Budgeting -> Costing

When planning a Family reunion, budgeting always comes before costing. You need to know what everyone in your family is willing to spend for a vacation or a reunion before you agree upon a location and it’s cost? Basically, you’re trying to find out what each individual family has budgeted to spend on a family vacation or reunion.

So, what’s the easiest way to do this without poking around in other’s business?

I would suggest the easiest way is to utilize the survey to ask the appropriate question. Visit the reunion planning survey page on this site to learn more.

For example, you may ask a question around the average amount they are willing to spend per night in hotel costs for their family. You could also ask them to estimate the total amount they would be willing to spend. For example: “If you knew that the average price per family member for a 3 night family reunion was $25 per person per night (including room, accommodation, and meals only), would you be willing pay more or less to attend.?” The answers choices may look something like this: 20-30% more, 5-10% more, No more or no less, 5-10% less, 20-30% less.

By collecting the appropriate information first before you even begin costing will save you tons of time and headaches.

I can’t emphasize how important budgeting is to making it enjoyable experience for everyone. Believe me, everyone in your family will see the equation of money-to-value in a very different way. Especially as many in your party are at different stages of life; some just graduating from school and are poor as dirt, while others are more established making very good money. You may even have some that are out of work, or struggling from certain hardship. Don’t let this discourage you. {Read, How to work through the issue of Families Struggling Financially to attend, written below}. It’s been my experience that you can still hold a very memorable family reunion on a limited budget. Remember, by placing a budget on your reunion, you will surely meet the needs for everyone and cause less stress.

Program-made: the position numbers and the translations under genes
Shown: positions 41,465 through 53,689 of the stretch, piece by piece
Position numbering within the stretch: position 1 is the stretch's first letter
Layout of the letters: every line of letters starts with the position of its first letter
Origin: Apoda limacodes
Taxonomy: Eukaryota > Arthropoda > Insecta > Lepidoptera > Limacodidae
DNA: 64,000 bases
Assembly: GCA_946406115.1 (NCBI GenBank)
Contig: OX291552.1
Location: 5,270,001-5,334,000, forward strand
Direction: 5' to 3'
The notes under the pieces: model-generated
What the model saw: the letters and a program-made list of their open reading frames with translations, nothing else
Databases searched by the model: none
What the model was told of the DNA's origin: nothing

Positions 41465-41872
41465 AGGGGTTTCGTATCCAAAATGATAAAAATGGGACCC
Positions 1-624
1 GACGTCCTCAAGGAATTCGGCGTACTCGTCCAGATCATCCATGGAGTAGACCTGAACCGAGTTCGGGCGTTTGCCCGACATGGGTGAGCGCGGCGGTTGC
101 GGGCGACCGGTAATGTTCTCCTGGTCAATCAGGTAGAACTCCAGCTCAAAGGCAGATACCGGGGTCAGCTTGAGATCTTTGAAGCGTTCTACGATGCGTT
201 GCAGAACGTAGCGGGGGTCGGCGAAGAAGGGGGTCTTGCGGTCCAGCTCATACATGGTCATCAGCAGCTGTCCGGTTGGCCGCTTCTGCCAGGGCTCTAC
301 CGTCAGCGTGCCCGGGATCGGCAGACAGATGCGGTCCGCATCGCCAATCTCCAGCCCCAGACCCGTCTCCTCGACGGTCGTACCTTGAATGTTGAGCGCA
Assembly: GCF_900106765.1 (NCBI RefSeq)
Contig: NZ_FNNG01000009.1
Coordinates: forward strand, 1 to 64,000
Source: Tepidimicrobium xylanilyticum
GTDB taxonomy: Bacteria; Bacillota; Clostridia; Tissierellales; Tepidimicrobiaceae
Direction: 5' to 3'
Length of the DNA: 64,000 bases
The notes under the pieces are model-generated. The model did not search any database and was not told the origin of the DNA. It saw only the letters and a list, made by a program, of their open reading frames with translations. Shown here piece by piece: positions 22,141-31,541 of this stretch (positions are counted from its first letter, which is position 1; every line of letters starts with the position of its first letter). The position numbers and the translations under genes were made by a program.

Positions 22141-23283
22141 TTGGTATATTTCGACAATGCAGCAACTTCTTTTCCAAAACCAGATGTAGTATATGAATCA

What may the budget worksheet look like? Here is an example spreadsheet you can download to customize and use at your leisure – click to download

How to work through the issue of Families Struggling Financially to Attend?

Undoubtedly, you will have a pretty wide disparity in amounts of money families can spend to attend the reunion. Of course, this is natural as many family members are at different stages of careers, maybe one has lost a job because of the economy, maybe one has physical disabilities. Whatever the case, I’m here to assure you the family reunion can still go on with great success. Don’t let this discourage you!

So what can you do? Here are some ideas & tips to help you overcome the financial issues you may face:

-          Negotiate a group rate at the lodging of choice. Add together all costs for lodging, food, activities, pictures, etc. We’ve provided many wonderful tips on our travel page to help you get the best deal.

-          Once you have a total cost, then evenly divide this cost by the total attendees (only those that are 3 years and older). This will give you a cost per person. As the reunion planner, you would then anonymously ask those family members you know that are financially healthy to see if they would be willing to pay/carry a portion of the cost for another. You would be surprise at how many would be willing to pay $50-$100 more to be sure every member of the family attend. Once you have reallocated the individual costs then you communicate one-on-one via email with each family member their proportion they must pay.

-          Another great way to subsidize much of the cost is to establish a family reunion fund. Each year, our family holds a fundraiser and family auction  to increase the amount of money in our family savings. We then utilize this fund to subsidize many of the costs on travel, food, activities, and family photos.

Other ideas, please submit them to us through our idea sharing portal and we’ll be sure to post them for all to see.